The new India entered a gestation phase after the dissolution of the great Mughal Empire in the eighteenth century. It grew for 250 years in the womb of history's fluid yet defining influences, before being born as a nation in 1947. Last two hundred years have been the most influential, when two most important principles of civilised existence, namely freedom of conscience and education for all, became part of our cultural ideals. Those who lived on the margins of the great Indian civilisation began to crawl and toddle towards the centre. A new India began to stand on its feet. 

The flag bearers would love to throw the baby with the bath water. The problem is that baby is grown and would not be so easily thrown out. Not without a fight, even when bruised.

The trickery would be exposed one day. You can't keep committing bigger blunders to hide the previous imbecility.

(Originally a Facebook post, dated 08 June 2018)

Wednesday, April 11, 2018

Phule's "Tritya Ratna": A Tribute to Missionaries

In 1855, the 28-year-old Jotirao Phule of Poona wrote a Marathi play Tritya Ratna (Third Jewel). It was to be sent to a prize committee managed by the British government of the time. The committee had been set up to reward scholars’ accomplishment, which at that time were mostly Brahmins proficient in Sanskrit. Poona’s enlightened citizens had petitioned the government that it must also encourage original Marathi writing among the literati of the Bombay Presidency. The award was called Dakshina Prize.
The original Dakshina Prize had been instituted by the great Shivaji himself. It used to be given to the learned Brahmins who had mastered the Sanskrit religious texts. Later, Peshwa rulers of Maharashtra used it to strengthen their hold over the state power. Peshwa Baji Rao II (r. 1795–1818) reportedly gave Rs 1,00,000 as dakshina to fellow Chitpawan Brahmins.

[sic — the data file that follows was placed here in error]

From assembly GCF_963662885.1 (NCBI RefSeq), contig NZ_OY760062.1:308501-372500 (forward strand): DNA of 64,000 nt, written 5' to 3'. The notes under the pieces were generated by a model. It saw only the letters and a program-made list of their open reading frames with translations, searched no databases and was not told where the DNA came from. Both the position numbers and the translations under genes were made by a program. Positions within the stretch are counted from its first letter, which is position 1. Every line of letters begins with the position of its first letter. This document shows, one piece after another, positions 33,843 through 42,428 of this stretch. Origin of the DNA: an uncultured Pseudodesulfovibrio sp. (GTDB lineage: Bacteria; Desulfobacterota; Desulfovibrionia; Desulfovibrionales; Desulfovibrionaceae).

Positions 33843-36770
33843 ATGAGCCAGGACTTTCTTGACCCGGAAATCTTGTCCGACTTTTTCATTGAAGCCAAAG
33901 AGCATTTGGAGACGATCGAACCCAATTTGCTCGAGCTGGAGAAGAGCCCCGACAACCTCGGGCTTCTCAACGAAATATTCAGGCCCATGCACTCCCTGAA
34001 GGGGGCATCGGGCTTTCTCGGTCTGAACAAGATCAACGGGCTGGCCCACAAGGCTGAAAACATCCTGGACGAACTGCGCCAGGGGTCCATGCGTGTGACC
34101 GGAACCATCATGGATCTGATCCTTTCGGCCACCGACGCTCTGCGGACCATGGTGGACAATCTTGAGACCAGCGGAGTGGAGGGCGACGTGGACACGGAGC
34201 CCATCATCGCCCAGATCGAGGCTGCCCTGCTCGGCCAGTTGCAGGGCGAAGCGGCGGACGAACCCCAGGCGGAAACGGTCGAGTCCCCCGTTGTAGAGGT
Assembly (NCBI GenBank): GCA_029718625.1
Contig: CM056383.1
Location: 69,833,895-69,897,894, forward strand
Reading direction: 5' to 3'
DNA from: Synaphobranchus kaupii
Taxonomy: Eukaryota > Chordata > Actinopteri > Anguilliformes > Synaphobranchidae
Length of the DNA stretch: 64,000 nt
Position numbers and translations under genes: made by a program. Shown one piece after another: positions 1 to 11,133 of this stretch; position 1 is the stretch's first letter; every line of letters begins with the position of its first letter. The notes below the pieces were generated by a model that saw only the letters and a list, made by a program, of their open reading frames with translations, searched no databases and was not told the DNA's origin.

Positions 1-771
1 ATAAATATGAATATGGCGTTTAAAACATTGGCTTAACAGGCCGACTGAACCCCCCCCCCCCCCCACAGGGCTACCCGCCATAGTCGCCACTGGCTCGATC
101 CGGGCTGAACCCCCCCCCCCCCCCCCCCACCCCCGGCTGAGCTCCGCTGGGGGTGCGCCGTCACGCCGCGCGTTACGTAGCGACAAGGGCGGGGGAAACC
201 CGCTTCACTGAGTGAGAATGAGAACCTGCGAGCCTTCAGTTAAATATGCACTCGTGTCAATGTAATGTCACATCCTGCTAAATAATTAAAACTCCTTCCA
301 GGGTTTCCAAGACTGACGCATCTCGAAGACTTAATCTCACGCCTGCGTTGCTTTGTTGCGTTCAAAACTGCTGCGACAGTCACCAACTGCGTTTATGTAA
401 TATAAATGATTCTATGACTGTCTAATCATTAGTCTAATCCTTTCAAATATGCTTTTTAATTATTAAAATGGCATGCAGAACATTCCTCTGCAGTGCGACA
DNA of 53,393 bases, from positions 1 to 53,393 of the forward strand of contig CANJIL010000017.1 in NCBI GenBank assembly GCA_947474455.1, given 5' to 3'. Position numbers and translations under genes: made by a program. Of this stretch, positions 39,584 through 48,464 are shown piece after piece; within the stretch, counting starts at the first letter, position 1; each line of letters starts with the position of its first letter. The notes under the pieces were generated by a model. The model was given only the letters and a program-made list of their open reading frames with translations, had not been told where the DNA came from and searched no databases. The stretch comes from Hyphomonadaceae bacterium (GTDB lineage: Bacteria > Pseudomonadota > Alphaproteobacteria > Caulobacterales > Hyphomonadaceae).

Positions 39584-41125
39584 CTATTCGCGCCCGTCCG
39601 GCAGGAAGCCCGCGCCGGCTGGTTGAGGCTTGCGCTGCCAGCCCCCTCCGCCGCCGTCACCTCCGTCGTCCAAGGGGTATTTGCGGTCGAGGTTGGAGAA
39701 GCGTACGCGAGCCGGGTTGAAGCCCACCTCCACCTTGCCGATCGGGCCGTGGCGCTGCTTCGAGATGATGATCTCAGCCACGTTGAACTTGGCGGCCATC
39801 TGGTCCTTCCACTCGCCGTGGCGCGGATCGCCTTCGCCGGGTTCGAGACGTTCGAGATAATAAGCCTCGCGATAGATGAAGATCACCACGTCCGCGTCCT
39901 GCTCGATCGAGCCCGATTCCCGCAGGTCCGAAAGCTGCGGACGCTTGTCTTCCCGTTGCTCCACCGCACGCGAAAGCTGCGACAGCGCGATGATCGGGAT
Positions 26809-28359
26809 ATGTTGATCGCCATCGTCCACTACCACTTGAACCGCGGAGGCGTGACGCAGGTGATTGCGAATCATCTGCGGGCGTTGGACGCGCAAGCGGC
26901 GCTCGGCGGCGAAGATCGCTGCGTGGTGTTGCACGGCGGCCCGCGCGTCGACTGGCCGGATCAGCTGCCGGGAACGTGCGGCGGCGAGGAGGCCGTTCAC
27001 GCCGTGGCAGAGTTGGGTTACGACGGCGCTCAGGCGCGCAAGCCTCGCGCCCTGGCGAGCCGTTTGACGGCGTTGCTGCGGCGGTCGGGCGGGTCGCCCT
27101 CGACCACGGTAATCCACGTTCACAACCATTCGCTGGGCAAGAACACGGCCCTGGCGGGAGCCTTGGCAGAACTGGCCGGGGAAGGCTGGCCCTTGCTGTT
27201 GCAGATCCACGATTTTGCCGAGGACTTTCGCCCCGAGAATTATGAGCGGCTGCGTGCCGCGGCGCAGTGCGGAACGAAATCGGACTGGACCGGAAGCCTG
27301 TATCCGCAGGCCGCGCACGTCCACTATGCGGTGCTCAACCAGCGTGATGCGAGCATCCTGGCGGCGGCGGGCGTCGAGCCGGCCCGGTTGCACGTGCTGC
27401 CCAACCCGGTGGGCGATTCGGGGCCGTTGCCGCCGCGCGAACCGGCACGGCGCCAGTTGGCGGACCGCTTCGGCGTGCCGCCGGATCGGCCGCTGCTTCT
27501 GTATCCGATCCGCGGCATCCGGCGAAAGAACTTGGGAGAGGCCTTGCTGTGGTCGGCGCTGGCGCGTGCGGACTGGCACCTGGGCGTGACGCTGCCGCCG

The British defeated the Peshwas in 1818. As pragmatic rulers do, they continued most of the cultural and socio-religious practices inherited from the Peshwas. This included awarding of Dakshina. Traditionally that meant the gift to the Brahmin priest. The British knew that to perpetuate their rule in India, they must make concessions to the elite class from among their subjects. The support extended by the East India Company to temples, religious practices, rituals and customs of the Hindus led some historians to remark that the “Indian Empire [of the British] was, fundamentally if not formally, a Hindu Raj” (R. E. Frykenberg).

Lord Mountstuart Elphinstone, the governor of Bombay, continued the practice where only Brahmins were considered for Dakshina. He founded a Sanskrit college in Poona in 1821 and spent forty percent of the Dakshina amount there. However, in due course of time, he brought about two changes in this policy. First, he made it possible for non-Brahmins to apply for the prize. Second, he made works not only in Sanskrit but in Marathi to be considered for state support. At that time Marathi was just developing into a modern and respectable literary language. This happened because of the pioneering work done in the field of Marathi lexicography and grammar by missionaries such as William Carey.  He published the first Marathi grammar in 1805 and then a Marathi dictionary in 1810. Later, American and Scottish missionaries brought out number of school text books that prepared a new generation of Marathi readers and writers.

Elphinstone was not the only one interested in giving prizes to non-Brahmins. Reform-minded Brahmins such as Lokhitwadi Gopalrao Deshmukh also collected signatures to pressurise the government to give some of the Dakshina fund to Marathi works. These reformers, however, were threatened by the traditionalist Brahmins. In this case, Jotirao himself provided security to the petitioners.

Coming back to the play, we know that that play was never performed. Dakshina Prize Committee rejected the play. Why? In his most celebrated work Slavery (1873), Phule recounts: “…I had written a play to the Dakshina Prize Committee, too. This was way back in 1855. But even there, the opinions of the bhat [Brahmin] members held sway and the European officers could do nothing. So my play was straightaway rejected.”

The play tells the story of a rural couple. A farmer and his pregnant wife are exploited by the religious trickery of the local Brahmin priest. The shenanigans of the priest, his wife and extended family are laid bare in a great detail. The Vidushak in the play adds humour but also sheds light on the nature and extent of exploitation with his incisive remarks. Vidushak is the traditional drama narrator, often a mouthpiece of the author—and in this play he is the alter ego of Phule. The play concludes that, for the unlettered, “backward” villagers the way out from exploitation is through education. The farmer and his wife decide, by the end of the play, that they would go and enrol themselves in the night school of the Phules, and will create a new future for their unborn child.